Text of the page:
COLUMN

Underdogs are not always losers

Straight-speaking Laura Sabia just might tum a trend

Barbara Amiel August 10 1981
COLUMN

Underdogs are not always losers

Straight-speaking Laura Sabia just might tum a trend

Barbara Amiel August 10 1981

Underdogs are not always losers

COLUMN

Straight-speaking Laura Sabia just might tum a trend

Barbara Amiel

In case there isn’t a horrid place called purgatory, the fates are making sure that I do some hard time now by having me live in one of the most trendy constituencies in Canada. My Toronto riding, for example, bravely fielded the ludicrous George Hislop in provincial and municipal elections. Ludicrous, I hasten to add, not because Mr. Hislop is a homosexual activist— though that scarcely seems an occupa-

tion for a grown-up person—but because he seemed to regard this as a sufficient program to take to the voters. He lost, but our riding elected MPP Susan Fish, an attractive lady and an enthusiastic member of the committee studying the vital question of whether to spay and neuter the city’s pet population. Now our riding has been selected for the race between Mr. Trudeau’s personal confidant,

Jim Coutts, and the Progressive Conservative’s Laura Sabia. Once again we voters in Spadina have the eyes of the nation upon us.

Even though it is the en-

ergetic figure of Mr. Coutts that has so far dominated the campaign, it is Laura Sabia who gives me hope that at last our riding will become progressive in the best sense of the word. My affection for Sabia, however, is not based on the arrangement of her reproductive organs or her stand on abortions (allow them, sort of), postal strikes (disallow them, sort of), the constitution (repatriate it and give them Trudeau in exchange).

When I lived in inner-city St. Catharines, Ont., Laura Sabia lived in the house on top of the hill. The afternoon sun streaked her scarlet and palest blue Isphahan and Sarouk carpets, bounced off the dark polished wood of the grand piano. She was president of the Canadian Federation of University Women and her afternoon teas were social sacraments at which the bluest lips in St. Catharines would sip Fortnum & Mason brews from Royal Crown Derby china. We were gawky teen-agers, classmates of her daughter, straitjacketed in the preoccupations of

the 1950s: Seventeen magazine, saddle shoes, a dark and foolish shame of parents who didn’t speak English, who worked as fruit pickers or at McKinIndustries. Still, Laura would invite us all up to her home and for the few of us who had never balanced bone china dishes on our laps, it was something more than a glimpse of smart-set rituals in the provinces. We sensed, dimly, that in her enthusiasm to share, Laura was inviting us to look at another world—a world of culture, achievement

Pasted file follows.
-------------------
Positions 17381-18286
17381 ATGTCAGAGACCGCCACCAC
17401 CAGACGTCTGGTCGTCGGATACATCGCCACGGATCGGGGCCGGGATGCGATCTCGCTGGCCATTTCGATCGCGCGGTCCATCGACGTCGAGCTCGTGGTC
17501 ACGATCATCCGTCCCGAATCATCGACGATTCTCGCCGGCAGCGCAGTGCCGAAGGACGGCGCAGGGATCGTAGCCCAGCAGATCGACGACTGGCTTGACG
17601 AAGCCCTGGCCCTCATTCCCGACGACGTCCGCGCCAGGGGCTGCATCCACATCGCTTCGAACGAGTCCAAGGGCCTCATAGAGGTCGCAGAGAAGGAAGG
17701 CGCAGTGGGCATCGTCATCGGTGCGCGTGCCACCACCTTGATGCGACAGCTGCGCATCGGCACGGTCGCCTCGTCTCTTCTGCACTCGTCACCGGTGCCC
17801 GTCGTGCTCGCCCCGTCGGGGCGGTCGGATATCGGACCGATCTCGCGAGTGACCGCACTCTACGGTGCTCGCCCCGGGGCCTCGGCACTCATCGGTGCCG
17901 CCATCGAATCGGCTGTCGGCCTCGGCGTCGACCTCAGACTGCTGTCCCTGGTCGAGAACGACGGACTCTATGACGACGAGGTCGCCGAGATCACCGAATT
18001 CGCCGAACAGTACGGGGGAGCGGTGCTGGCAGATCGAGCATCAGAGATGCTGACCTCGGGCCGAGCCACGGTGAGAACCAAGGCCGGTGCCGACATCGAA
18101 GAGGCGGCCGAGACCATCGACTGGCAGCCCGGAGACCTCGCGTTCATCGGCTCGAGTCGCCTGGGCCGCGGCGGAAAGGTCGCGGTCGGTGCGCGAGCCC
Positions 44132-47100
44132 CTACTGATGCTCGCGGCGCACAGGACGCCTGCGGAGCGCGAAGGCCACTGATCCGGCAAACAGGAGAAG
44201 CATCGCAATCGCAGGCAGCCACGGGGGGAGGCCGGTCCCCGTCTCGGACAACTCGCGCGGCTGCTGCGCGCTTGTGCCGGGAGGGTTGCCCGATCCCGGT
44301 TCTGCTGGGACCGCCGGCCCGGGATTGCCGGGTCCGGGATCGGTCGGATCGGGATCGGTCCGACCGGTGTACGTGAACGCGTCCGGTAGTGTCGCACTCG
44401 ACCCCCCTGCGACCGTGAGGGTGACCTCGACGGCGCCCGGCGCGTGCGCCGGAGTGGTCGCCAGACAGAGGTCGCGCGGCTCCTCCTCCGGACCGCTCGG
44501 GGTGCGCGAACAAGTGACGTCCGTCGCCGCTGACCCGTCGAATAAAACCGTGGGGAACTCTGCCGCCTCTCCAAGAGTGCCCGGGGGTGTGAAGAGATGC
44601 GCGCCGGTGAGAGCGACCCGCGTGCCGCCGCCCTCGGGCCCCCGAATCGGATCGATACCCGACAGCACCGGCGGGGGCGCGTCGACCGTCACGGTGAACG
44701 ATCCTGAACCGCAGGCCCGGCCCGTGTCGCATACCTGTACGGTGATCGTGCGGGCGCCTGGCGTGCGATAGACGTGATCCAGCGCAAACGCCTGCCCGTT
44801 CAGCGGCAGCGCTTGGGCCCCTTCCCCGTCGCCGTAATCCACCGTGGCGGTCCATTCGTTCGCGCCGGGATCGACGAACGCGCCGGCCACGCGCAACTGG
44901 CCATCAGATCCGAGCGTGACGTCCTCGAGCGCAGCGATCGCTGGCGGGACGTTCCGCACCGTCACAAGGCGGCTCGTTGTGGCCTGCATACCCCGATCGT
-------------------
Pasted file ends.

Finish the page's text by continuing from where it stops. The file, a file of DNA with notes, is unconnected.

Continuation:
and ideas, a world in which anyone could be anything if he only tried hard enough and if those who had already achieved helped the newcomers. Laura probably never knew—and given the gulf that now separates us ideologically, perhaps she may regret—that by chatting with such evident interest with the wretched girl that was me, ridiculing genteel pretensions and talking openly about politics, religion and other teatime taboos, she showed me that no matter how much of an outsider I was, the world beyond was not a closed shop.

At the same time there was a feeling about Sabia that she herself, good taste and affluence notwithstanding, was something of an outsider as well. In St. Catharines the best club refused her membership. “Sabia,” asked a puzzled Old Canadian chairlady, “what sort of a name is that?” Her cantilevered home was not ostentatious, but it was distinctive—rather like wearing matched cultured pearls when everyone else had a

single strand of graduated ones. Worse, she was involved, and not simply in the Catholic Junior League of Montreal. Hansard was her bedtime reading; she ran in elections; she won, she lost, she ran again. She cared about basic women’s issues in the ’50s before the movement became a fashionable industry. The type of women who are now glib with all the clichés of feminism would then have been embarrassed in her presence. But by the ’70s—still a fighter for bread-and-butter women’s

lib—she spoke out against the hideous special privileges for women (job quotas and 17 weeks of fully paid maternity leave) and the powerful sisterhood whispered that time had passed her by. She worried unceasingly about her Canada—denouncing official biand multiculturalism in her first language (Italian), her second language (French) and her impeccable English. I cheered, while the pressure groups of the day regarded her with that special affection reserved ^for United Empire Loyallists and other diseased ^species.

When the election in

Spadina was called, many people spoke of the cynicism of Pierre Elliott Trudeau in kicking the aging 45-year-old MP Peter Stollery into the Senate so Coutts could run. However, on this one occasion Trudeau showed not cynicism but an understanding of the democratic process in which one must face not only the back room but the ballot box. And you run where you have a chance of winning—where else?

Of course Sabia is an underdog. Her dreadful habit of speaking the truth as she sees it—against intrusive government, enforced bilingualism, useless constitutional debates and expensive economic policies in the name of a fraudulent nationalism—is considered political suicide. But underdogs are not necessarily losers and we trendy voters of Spadina should not be written off. Trendiness can as easily attach itself to the right thought as the wrong one. And the things Laura Sabia stands for are right—even though this trendy Maclean's columnist says so.